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Lettris is a curious tetris-clone game where all the bricks have the same square shape but different content. Each square carries a letter. To make squares disappear and save space for other squares you have to assemble English words (left, right, up, down) from the falling squares.
Boggle gives you 3 minutes to find as many words (3 letters or more) as you can in a grid of 16 letters. You can also try the grid of 16 letters. Letters must be adjacent and longer words score better. See if you can get into the grid Hall of Fame !
Change the target language to find translations.
Tips: browse the semantic fields (see From ideas to words) in two languages to learn more.
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A unitary authority is a type of local authority that has a single tier and is responsible for all local government functions within its area or performs additional functions which elsewhere in the relevant country are usually performed by national government or a higher level of sub-national government.
Typically unitary authorities cover towns or cities which are large enough to function independently of county or other regional administration. Sometimes they consist of national sub-divisions which are distinguished from others in the same country by having no lower level of administration.
More commonly referred to as single-tier municipalities, they exist as a single level of government in a province that otherwise has two levels of local government. One should not confuse municipalities in provinces with no upper-level of local government as single-tier municipalities, as these are the only level of local government in that province.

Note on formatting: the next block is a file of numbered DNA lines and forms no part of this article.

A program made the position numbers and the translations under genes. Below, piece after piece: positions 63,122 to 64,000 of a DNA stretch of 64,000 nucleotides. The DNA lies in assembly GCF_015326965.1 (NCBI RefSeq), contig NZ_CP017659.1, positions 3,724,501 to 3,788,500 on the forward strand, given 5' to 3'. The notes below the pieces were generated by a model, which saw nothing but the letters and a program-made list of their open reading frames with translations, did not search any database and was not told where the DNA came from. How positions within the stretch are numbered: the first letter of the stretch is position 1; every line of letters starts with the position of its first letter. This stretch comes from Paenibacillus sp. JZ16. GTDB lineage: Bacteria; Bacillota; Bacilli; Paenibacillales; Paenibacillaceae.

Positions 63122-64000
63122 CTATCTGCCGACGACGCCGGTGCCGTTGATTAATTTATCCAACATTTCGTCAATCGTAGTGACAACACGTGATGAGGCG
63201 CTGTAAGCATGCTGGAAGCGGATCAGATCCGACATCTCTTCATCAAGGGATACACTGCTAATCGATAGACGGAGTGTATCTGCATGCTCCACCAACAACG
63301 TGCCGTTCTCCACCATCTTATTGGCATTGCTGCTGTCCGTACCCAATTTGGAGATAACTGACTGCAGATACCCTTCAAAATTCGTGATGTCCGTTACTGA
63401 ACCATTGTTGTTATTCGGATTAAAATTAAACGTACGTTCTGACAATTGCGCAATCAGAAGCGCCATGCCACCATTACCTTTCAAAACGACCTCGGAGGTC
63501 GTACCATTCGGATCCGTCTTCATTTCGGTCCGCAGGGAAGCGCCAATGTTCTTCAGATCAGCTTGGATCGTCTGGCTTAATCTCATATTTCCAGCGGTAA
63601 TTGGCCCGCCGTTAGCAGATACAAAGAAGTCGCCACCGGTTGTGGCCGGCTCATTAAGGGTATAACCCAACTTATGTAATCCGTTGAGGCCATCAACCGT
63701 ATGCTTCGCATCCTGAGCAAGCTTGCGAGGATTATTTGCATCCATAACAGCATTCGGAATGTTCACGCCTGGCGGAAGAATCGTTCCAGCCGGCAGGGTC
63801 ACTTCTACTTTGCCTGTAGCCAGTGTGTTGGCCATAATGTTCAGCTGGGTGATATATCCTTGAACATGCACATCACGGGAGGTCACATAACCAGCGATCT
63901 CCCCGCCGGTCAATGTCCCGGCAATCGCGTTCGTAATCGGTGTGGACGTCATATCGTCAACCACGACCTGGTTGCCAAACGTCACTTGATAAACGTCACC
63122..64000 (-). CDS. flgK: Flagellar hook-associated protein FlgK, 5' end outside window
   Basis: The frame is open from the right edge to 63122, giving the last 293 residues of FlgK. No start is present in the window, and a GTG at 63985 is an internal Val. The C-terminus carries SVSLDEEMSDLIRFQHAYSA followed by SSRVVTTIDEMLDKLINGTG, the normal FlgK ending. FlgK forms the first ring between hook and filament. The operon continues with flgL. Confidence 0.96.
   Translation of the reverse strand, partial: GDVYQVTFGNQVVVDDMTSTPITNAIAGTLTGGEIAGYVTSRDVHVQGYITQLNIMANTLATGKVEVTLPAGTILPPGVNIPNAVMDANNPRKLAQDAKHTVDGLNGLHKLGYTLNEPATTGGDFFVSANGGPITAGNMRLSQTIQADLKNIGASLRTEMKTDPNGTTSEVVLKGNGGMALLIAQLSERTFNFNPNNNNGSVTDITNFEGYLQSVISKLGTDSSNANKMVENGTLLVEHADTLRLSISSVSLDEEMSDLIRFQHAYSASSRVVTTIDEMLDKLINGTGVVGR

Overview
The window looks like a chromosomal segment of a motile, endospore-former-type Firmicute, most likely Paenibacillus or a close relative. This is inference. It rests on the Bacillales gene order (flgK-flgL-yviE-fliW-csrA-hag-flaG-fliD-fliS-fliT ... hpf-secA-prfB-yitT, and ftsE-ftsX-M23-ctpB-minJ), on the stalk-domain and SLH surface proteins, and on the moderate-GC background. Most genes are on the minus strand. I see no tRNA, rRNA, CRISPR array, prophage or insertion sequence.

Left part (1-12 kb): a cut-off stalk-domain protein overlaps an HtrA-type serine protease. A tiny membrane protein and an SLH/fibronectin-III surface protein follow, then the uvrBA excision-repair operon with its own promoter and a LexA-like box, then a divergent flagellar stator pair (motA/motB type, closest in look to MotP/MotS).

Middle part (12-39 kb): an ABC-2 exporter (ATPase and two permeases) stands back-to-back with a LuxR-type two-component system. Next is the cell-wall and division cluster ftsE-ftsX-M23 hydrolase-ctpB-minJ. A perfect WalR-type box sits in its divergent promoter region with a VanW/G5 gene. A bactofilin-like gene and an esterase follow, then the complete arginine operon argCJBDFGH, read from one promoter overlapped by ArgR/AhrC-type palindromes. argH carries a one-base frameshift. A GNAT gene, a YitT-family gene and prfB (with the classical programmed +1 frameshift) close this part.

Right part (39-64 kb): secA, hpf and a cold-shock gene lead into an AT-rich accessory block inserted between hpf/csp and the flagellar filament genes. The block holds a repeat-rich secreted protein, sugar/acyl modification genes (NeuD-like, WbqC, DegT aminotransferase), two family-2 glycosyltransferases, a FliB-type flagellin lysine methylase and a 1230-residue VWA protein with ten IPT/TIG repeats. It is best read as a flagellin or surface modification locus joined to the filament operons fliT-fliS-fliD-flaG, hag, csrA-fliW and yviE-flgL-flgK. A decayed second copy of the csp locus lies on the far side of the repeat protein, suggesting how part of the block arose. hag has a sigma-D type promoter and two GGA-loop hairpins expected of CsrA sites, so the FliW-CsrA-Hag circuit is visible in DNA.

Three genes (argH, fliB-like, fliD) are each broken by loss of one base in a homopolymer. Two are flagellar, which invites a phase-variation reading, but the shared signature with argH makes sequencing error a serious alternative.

Structure of a single-tier municipality varies, and while most function as cities with no upper level of government, some function as counties or regional municipalities with no lower municipal subdivisions below them. The vast majority of Canadian single-tier municipalities are located in Ontario, where they exist as individual census divisions, as well as separated municipalities.
In Germany, kreisfreie Stadt is the equivalent term for a city which is responsible for the local and the Kreis (district) administrative level (the British counties having no directly corresponding counterpart in Germany).
In New Zealand a unitary authority is a territorial authority (district or city) which also performs the functions of a regional council. New Zealand has five unitary authorities: Gisborne District, Nelson City, Tasman District, Marlborough District, and the new Auckland Council.
In Poland a miasto na prawach powiatu or powiat grodzki (city with powiat rights or urban county) is a city which is also responsible for district (powiat) administrative level, being part of no other powiat (e.g. Poznań, Kraków, Łódź). In total 65 cities in Poland have this status.
In the United Kingdom, "unitary authorities" are English local authorities set up by the Local Government Act 1992 which form a single tier of local government, and are responsible for almost all local government functions within their areas.
This is distinct from the two-tier system of local government which still exists in most of England, where local government functions are divided between county councils (the upper tier) and district or borough councils. Until 1996 two-tier systems existed in Scotland and Wales, but these have now been replaced by systems based on a single-tier of local government with some functions shared between groups of adjacent authorities. A single-tier system has existed in Northern Ireland since 1973.